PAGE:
Experts warn on intergenerational saving timebomb despite record workplace pension take-up

Oliver Gill
Follow Oliver
Thailand's Full Moon Party 25 years On
Younger generations are not saving the as much into defined contribution pensions compared with older counterparts with final salary schemes (Source: Getty)

Retirement saving levels have been labelled as "brutally not enough" despite work workplace pension participation today hitting an all-time high.

Some 39.2m are enrolled in a workplace pension, a jump of 17 per cent, according to official statistics.

But experts highlighted the amount being set aside into pension pots is a fraction of what has been saved by older generations in so-called gold-plated final salary, or defined benefit, schemes.

The Official for National Statistics (ONS) figures revealed defined contribution saving rates of 4.2 per cent compared to the average for defined benefit schemes over five and a half times more at 22.7 per cent.

"It's not enough money. It's just brutally not enough money going in," former pensions minister Steve Webb told City A.M..

Firms are still forking out for the schemes for people who are coming up to pensionable age and people that have already retired, which gives them less money for today's younger workers [and their] pensions and wages.

Read more: MP committee chair supports plans for stricken firms to jettison pensions


Auto-enrolment, a government scheme which shifts the onus to opt-out rather than opt-in to a pension, has boosted the number of people saving for later years with 8.5m now signed up.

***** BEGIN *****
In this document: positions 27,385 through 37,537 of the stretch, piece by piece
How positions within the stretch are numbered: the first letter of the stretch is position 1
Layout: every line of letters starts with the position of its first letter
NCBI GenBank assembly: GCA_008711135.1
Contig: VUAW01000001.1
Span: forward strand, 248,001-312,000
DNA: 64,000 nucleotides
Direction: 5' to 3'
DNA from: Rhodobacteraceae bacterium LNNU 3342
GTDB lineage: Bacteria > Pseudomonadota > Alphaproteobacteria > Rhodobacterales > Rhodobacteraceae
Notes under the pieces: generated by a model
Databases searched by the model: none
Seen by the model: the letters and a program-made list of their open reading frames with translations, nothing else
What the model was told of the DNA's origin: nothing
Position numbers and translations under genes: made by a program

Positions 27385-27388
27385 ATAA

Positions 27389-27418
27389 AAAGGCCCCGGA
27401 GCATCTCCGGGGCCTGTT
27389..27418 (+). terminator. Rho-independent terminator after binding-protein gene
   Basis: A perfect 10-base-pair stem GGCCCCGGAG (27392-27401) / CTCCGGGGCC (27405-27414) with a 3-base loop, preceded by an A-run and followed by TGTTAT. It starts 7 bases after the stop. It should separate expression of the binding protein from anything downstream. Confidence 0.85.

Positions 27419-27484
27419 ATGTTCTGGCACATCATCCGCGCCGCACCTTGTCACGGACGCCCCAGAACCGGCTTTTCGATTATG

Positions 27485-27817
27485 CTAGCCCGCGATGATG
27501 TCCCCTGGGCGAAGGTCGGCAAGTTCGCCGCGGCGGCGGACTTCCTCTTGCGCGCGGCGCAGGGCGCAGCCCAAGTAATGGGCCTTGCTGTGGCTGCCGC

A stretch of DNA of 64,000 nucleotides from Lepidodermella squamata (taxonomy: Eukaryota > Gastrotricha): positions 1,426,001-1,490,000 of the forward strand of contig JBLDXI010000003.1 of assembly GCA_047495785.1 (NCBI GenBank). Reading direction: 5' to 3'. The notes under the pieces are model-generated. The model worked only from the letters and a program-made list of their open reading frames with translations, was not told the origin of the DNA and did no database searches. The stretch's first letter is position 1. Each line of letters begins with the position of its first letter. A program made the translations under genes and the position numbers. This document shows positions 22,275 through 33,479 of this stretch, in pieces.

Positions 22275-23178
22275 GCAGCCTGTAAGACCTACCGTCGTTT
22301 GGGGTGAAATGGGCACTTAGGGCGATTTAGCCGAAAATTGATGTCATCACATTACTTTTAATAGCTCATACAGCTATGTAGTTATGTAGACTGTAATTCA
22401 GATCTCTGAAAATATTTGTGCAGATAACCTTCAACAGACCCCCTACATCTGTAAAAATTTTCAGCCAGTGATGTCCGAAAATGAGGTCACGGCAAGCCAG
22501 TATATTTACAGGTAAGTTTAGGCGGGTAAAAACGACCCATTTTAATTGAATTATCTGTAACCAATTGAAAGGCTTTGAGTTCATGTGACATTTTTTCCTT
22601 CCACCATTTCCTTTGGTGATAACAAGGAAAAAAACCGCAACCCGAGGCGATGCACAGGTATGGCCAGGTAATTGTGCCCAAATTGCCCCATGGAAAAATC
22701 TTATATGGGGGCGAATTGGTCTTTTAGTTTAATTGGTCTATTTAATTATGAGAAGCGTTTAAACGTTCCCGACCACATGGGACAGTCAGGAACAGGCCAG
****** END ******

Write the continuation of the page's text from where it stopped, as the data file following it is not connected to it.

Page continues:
Low current contribution rates are a function of auto-enrolment minimum levels of two per cent, which are set to rise to eight per cent by 2019.

"That four [per cent] will end up nearer eight in a few years time. But it is still not 22," said Webb, now the director of policy at Royal London.

AJ Bell senior analyst Tom Selby said setting aside eight per cent of earnings "won’t be enough to provide a good retirement income for most people".

And Hymans Robertson partner Chris Noon added:

We need to see overall saving rates in excess of 15 per cent of pay and begin to set expectations of working lifetimes.

Meanwhile, Old Mutual pensions expert Ian Browne warned that Britons may be more inclined to opt-out of workplace pensions as they notice a larger proportion of their income is syphoned off into retirement savings.

"Opt-out rates are low but not insignificant, and the real test will come in 2018 and 2019 when minimum contribution levels increase," he said.

Read more: Pilots left "bitterly disappointed" as British Airways scraps pension pot

Related articles